“For a lot of people that would be way too much,” says interior designer Cath Beckett of her two-bedroom apartment in west London. “My mother, for example, thinks the dining room is hideous.”
Beckett is half of the interior design studio London yellow, founded with her partner Liv Wallers in 2017. Her traditional modern designs are full of bright colors and patterns, both of which are big in Beckett’s apartment; a small space furnished with antique furniture, heirlooms and flea market finds, all delivered with polish and spirit.
This is felt perhaps most in the dining room, which is covered (walls and ceiling!) In the style of the south of France. Pierre FreyFull Summer Design. Pink blinds hang from the window and a vintage dining table from Newark Antiques Fair, painted in orange, is associated with a peeling blue bench. A hanging dryer for laundry is a practical use of space; the overall effect is that of sitting on a Mediterranean terrace next to a bustling 1950s market. “It’s so awesome when you’re here at night with dim lights. It gives the impression of being global – as if you were in a room in a restaurant. “
More spectacular wallpaper, a motif of a dancing figure of WhiteworksThe Jet collection, present in the entrance hall, its luminous aquamarine background echoed by the matching woodwork. In the living room with pink walls, an Andrew Martin sofa in a similar shade and a by Le Cuona velvet (the best on the market according to Beckett), takes center stage as a rather chic woman, next to a scalloped ottoman in cream Hare loop. On either side of a fireplace, two 1950s bentwood armchairs covered with a dashing zig-zag fabric (Hawkeswood by Teyssier) contrast with the pink and red colored blinds Ottoline de Vries fan printing.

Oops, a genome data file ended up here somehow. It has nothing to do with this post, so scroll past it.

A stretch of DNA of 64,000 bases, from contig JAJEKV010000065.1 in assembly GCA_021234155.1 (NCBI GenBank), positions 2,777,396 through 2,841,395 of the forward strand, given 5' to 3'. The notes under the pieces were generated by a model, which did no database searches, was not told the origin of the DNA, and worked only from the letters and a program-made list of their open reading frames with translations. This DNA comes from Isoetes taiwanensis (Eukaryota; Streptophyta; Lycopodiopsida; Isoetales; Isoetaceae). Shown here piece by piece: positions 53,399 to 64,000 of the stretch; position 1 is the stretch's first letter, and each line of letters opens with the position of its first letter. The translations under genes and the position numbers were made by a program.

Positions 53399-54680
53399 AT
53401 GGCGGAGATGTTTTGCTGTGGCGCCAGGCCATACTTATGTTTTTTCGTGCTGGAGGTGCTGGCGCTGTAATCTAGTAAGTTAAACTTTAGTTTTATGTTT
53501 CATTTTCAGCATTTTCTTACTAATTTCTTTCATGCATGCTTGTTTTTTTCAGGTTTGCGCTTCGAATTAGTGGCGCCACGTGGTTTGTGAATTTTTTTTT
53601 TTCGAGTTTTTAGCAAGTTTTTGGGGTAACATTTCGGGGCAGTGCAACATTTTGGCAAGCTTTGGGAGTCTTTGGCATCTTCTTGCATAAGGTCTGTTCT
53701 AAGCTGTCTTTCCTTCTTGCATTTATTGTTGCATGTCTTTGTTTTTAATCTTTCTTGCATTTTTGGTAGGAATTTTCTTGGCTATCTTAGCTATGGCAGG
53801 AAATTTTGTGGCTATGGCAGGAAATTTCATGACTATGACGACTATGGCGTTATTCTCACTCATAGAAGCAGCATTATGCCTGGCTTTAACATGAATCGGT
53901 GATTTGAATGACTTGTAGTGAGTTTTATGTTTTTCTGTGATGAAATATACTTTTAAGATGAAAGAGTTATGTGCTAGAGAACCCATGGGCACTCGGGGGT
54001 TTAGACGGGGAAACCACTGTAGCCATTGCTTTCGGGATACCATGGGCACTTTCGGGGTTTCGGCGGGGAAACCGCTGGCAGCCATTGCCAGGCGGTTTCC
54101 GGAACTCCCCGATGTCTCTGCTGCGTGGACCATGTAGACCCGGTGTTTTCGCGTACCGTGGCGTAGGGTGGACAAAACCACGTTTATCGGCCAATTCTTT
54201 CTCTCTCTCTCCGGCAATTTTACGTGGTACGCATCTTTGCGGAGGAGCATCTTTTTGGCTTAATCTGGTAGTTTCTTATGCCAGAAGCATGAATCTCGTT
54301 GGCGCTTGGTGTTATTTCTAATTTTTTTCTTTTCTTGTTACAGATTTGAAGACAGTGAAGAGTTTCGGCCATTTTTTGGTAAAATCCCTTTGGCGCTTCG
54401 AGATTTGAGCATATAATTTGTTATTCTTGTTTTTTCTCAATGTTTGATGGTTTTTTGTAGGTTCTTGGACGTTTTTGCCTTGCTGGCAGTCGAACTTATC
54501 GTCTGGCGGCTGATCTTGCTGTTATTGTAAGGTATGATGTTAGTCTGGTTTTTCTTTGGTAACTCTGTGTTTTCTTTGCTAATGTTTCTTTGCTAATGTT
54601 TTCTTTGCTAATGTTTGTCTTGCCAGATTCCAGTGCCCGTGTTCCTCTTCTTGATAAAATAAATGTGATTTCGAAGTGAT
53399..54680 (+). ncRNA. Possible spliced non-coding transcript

Bold fabrics are a starting point for Beckett. In her bedroom, a floral motif by Viennese modernist Josef Frank covers the headboard and creates focus. “It’s the wow factor that I love – when someone comes in and thinks it’s amazing,” she says. “When you’re a little more courageous with your interior, it usually pays off.”
‘A Little Braver’ sums up perfectly the new aesthetic of designers – and homeowners – in which carefree hodgepodge interiors blend traditional furnishings, vibrant colors and, well, lots of everything in between: wall hangings, patterned textiles. and tactile, decorative objects from different eras and countries, vintage rugs and glossy painted woodwork, all blending into a spirit of warmth and comfort. There is an intimacy in these interiors, an old-fashioned grandmother, even. “I have lamps from my grandmother, so I can see that element,” Beckett laughs. “But it’s elegant granny. “